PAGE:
War of the Rebellion: Serial 043 Page 0072 N. C., VA., W. VA., MD., PA., ETC. Chapter XXXIX.

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Hancock to assume command. A. P. Hill and Ewell are certainly concentrating; Longstreet's whereabouts I do not know. If he is not up to-morrow, I hope with the force I have concentrated to defeat Hill and Ewell. At any rate, I see no other course than to hazard a general battle. Circumstances during the night may alter this decision, of which I will try to advise you. I have telegraphed Couch that if he can threaten Ewell's rear from Harrisburg without endangering himself, to do so.

GEO. G. MEADE,

Major-General.

HEADQUARTERS ARMY OF THE POTOMAC, PA.,

July 2, 1863-3 p. m. (Received July 3, 10. 20 a. m.)

Major General H. W. HALLECK,

General-in-Chief:

I have concentrated my army at this place to-day. The Sixth Corps is just coming in, very much worn out, having been marching since 9 p. m. last night. The army is fatigued. I have to-day, up to this hour, awaited the attack of the enemy, I having a strong position for defensive. I am not determined, as yet, on attacking him till his position is more developed. He has been moving on both my flanks, apparently, but it is difficult to tell exactly his movements. I have delayed attacking, to allow the Sixth Corps and parts of other corps to reach this place and to rest the men.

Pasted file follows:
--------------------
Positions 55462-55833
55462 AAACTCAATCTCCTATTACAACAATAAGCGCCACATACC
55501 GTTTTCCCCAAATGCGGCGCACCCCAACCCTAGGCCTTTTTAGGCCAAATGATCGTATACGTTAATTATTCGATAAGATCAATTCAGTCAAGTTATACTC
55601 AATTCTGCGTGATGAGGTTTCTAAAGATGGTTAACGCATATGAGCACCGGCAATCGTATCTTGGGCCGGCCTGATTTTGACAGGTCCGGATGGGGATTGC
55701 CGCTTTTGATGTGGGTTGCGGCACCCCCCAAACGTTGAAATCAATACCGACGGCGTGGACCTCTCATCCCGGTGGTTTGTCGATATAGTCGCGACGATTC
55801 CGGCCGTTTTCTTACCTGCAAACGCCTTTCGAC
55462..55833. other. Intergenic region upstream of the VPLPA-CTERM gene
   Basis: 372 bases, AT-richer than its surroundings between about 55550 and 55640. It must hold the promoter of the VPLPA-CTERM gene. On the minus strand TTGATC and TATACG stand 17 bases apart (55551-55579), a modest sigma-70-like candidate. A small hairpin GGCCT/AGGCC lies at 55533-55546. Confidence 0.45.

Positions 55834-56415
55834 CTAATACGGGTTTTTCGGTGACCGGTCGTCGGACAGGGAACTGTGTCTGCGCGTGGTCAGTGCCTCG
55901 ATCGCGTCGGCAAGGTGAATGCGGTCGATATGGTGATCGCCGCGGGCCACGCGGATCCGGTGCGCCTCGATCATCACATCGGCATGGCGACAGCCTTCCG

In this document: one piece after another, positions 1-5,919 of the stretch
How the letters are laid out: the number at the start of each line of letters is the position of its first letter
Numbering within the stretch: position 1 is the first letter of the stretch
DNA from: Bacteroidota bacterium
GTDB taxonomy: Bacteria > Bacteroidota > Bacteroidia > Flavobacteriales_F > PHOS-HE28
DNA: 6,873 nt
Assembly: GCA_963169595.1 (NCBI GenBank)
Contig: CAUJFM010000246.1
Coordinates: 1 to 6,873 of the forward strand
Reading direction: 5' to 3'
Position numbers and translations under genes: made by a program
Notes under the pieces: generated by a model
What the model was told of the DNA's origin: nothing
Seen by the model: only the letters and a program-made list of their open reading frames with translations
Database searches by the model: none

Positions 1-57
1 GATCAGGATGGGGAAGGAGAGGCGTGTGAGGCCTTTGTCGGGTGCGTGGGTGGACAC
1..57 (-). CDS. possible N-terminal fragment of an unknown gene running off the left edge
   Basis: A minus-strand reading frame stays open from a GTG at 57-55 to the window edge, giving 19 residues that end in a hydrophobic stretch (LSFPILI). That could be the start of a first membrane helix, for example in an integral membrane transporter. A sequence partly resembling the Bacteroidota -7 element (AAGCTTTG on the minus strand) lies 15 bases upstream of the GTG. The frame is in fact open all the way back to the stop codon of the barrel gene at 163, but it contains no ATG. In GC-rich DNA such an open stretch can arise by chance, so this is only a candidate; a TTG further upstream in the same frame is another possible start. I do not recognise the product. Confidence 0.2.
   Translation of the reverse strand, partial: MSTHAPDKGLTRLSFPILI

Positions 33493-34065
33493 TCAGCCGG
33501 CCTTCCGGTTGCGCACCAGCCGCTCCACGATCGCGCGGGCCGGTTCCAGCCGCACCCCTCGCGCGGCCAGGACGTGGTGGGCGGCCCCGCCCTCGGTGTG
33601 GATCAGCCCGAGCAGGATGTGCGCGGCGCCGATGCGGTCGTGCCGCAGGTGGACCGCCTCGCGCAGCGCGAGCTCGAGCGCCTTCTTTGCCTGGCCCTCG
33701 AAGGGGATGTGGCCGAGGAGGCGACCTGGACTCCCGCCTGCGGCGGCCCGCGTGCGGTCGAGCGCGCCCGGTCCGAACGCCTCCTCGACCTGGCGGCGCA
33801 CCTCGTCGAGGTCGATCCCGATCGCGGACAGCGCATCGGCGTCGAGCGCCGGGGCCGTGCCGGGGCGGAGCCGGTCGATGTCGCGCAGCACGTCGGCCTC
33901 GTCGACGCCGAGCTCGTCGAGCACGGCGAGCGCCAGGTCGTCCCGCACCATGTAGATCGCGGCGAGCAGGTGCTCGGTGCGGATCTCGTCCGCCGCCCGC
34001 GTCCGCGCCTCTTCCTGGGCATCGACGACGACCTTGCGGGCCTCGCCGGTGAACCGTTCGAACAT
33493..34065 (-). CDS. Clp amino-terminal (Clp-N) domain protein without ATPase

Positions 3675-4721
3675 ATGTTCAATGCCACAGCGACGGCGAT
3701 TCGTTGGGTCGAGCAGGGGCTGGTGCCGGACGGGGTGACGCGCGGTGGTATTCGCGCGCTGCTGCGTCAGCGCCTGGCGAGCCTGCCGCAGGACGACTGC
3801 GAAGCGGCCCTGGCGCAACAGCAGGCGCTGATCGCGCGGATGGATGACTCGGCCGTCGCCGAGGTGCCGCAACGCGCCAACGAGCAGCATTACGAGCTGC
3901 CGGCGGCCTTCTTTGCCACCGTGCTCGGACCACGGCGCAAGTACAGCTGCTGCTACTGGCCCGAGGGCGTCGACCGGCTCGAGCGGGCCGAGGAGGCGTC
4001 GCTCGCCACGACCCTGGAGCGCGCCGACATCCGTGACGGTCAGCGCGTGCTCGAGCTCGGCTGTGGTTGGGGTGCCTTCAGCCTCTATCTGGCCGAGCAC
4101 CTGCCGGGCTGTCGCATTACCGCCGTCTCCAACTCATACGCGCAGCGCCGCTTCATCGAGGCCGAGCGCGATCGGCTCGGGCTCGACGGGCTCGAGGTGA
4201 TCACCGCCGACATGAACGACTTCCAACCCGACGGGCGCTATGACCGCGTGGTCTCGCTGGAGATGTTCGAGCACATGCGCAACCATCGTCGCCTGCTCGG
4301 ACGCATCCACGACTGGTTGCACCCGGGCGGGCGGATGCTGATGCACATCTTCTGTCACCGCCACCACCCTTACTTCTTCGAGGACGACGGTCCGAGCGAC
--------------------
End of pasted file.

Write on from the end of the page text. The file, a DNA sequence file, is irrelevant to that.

Expecting a battle, I ordered all my trains to the rear. If not

attacked, and I can get any positive information of the position of the enemy which will justify me in so doing, I shall attack. If I find it hazardous to do so, or am satisfied the enemy is endeavoring to move to my rear and interpose between me and Washington, I shall fall back to my supplies at Westminster. I will endeavor to advise you as often as possible. In the engagement yesterday the enemy concentrated more rapidly than we could, and toward evening, owing to the superiority of numbers, compelled the Eleventh and First Corps to fall back from the town to the heights this side, on which I am now posted. I feel fully the responsibility resting upon me, but will endeavor to act with caution.

GEO. G. MEADE,

Major-General.

HEADQUARTERS ARMY OF THE POTOMAC,

July 2, 1863-8 p. m. (Received July 3, 5. 15 p. m.)

Major General H. W. HALLECK,

General-in-Chief:

The enemy attacked me about 4 p. m. this day, and, after one of the severest contests of the war, was repulsed at all points. We have suffered considerably in killed and wounded. Among the former are Brigadier-Generals Paul and Zook, and among the wounded, Generals Sickles, Barlow, Graham, and Warren, slightly. We have taken a large number of prisoners. I shall remain in my present position to-morrow, but am not prepared to say, until better advised of the condition of the army, whether my operations will be of an offensive or defensive character.

GEO. G. MEADE,

Major-General.